“When you’re younger you think (playoff success) is going to happen again and again,” Doan, 34, said Monday. “You see your friends do things in the playoffs, and you think, ‘It’s going to come to my turn eventually.’ As you start to get closer to the end of your career, you start to recognize, ‘Oh man, you’ve got to make that happen soon.’ “
There was a hint of urgency in Doan’s voice. One need only look at the Doan photo from last season that became an Internet sensation, the one of jubilation, arms raised after scoring a goal in Game 2 last season, to know how much this matters. He wants another shot.
The vibe around this team Monday was one of respect for the Red Wings but not one of intimidation. That’s significant. Detroit has advanced to the playoffs for 20 consecutive seasons. Twenty. Three years ago it won the Stanley Cup. That’s an organization that reloads as well as anyone. Success breeds success. It permeates the front office, circles the locker room.
“They built the mystique because they’ve been a very good franchise for a long time,” Coyotes coach Dave Tippett said. “The other side of that is the challenge of beating someone who has been on top for a very long time. We’re an organization trying to find an identity (like that).”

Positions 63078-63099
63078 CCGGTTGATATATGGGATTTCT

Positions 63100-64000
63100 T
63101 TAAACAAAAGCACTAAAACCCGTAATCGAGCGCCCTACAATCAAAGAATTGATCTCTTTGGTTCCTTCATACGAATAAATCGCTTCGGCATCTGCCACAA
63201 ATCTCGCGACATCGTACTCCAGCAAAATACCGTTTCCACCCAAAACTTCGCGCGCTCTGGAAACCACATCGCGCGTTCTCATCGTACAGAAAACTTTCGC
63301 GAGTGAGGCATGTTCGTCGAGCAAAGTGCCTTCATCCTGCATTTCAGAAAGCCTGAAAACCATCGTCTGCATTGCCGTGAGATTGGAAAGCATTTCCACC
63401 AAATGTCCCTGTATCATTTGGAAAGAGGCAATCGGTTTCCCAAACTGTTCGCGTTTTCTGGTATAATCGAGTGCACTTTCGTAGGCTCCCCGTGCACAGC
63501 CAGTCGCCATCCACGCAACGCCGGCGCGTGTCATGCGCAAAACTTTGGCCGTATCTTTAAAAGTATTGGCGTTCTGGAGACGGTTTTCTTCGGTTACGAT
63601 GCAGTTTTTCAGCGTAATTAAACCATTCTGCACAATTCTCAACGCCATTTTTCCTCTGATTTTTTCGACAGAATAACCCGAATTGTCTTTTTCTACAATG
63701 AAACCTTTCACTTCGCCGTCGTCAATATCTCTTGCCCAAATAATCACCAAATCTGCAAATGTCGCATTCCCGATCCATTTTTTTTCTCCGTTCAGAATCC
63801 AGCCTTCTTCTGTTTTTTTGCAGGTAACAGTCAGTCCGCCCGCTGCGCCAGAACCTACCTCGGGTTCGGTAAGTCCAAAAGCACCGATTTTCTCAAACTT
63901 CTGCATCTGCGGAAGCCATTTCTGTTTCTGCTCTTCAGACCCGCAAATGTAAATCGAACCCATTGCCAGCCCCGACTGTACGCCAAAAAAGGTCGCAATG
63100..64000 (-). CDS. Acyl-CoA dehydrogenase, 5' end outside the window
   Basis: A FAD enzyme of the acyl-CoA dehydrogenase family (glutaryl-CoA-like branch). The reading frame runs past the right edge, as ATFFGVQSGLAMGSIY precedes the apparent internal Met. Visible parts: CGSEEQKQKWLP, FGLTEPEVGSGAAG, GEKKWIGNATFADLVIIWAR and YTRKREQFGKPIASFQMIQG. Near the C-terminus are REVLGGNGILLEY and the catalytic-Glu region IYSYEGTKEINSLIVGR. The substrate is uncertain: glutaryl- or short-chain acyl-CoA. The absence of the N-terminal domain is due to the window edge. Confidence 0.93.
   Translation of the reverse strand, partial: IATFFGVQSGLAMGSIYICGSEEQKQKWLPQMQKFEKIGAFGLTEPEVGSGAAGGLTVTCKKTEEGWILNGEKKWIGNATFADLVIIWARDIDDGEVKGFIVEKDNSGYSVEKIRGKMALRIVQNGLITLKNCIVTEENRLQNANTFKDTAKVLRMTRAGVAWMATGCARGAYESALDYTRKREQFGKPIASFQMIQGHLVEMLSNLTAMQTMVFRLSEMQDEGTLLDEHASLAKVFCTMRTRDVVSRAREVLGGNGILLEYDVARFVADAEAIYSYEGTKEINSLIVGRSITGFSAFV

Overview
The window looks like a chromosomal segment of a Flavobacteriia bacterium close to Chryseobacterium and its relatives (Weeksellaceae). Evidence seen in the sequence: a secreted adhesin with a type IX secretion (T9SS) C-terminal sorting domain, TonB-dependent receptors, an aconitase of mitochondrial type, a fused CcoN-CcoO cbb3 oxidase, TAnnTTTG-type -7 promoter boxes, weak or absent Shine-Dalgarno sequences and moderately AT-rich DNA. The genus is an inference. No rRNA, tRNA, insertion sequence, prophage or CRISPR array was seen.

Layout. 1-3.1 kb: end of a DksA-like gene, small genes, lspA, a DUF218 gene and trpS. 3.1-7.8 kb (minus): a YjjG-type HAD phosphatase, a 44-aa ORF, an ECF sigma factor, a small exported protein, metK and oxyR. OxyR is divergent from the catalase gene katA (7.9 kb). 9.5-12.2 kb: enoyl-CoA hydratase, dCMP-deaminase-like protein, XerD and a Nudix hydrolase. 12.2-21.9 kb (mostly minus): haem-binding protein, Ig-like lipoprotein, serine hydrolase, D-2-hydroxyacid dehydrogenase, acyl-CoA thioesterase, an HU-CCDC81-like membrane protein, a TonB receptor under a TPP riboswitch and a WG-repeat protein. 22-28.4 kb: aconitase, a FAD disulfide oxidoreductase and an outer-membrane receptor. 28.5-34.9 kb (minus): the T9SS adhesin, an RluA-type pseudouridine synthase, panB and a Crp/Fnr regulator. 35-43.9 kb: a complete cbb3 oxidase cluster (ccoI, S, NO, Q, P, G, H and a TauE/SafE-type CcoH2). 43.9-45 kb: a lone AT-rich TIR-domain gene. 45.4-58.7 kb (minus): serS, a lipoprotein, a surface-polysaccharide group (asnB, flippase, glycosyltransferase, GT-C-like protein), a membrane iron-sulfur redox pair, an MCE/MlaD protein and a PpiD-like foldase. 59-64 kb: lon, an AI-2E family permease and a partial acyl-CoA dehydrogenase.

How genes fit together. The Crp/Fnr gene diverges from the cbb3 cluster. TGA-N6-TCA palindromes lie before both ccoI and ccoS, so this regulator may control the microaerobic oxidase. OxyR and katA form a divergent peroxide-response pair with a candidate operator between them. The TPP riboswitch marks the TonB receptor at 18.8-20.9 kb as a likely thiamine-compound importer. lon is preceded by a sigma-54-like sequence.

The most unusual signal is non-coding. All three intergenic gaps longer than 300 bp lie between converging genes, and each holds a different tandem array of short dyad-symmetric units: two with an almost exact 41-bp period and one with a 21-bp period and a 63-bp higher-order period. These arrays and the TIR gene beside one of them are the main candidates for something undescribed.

Fox Sports Arizona’s Craig Morgan admits that he’s rooting for Doan, and, perhaps not surprisingly, Versus/NBC analyst Eddie Olczyk, a former Winnipeg Jet, admits that he’s got a soft spot in his heart for Doan as well as both journalists wish that Doan could boast having experienced more than a first round’s worth of playoff success in his career.
Doan agrees with that assessment, nearly growling about having never experienced the following…
“Getting eliminated in the second round of the playoffs,” he quipped.
And Doan certainly seems like someone who’s more than driven to lead his team past the Wings this time around. In my opinion, he sounds like a very angry man, someone who’s downright bitter about the fact that, in his attempts to hit every Red Wing in sight during last year’s first round series, he suffered a severe shoulder sprain—incurred by attempting to not interfere with Jimmy Howard, ironically enough—which kept him from crashing and banging for the rest of the series:
“To wait so long for that chance and to have it taken away just like that—it’s one of the moments in my career I will never forget,” he said.
“He’s our leader vocally and physically. He’s our top goal scorer. There’s a lot of factors that he brings to the table,” coach Dave Tippett added. “When he went out last year, that was a big blow to us.”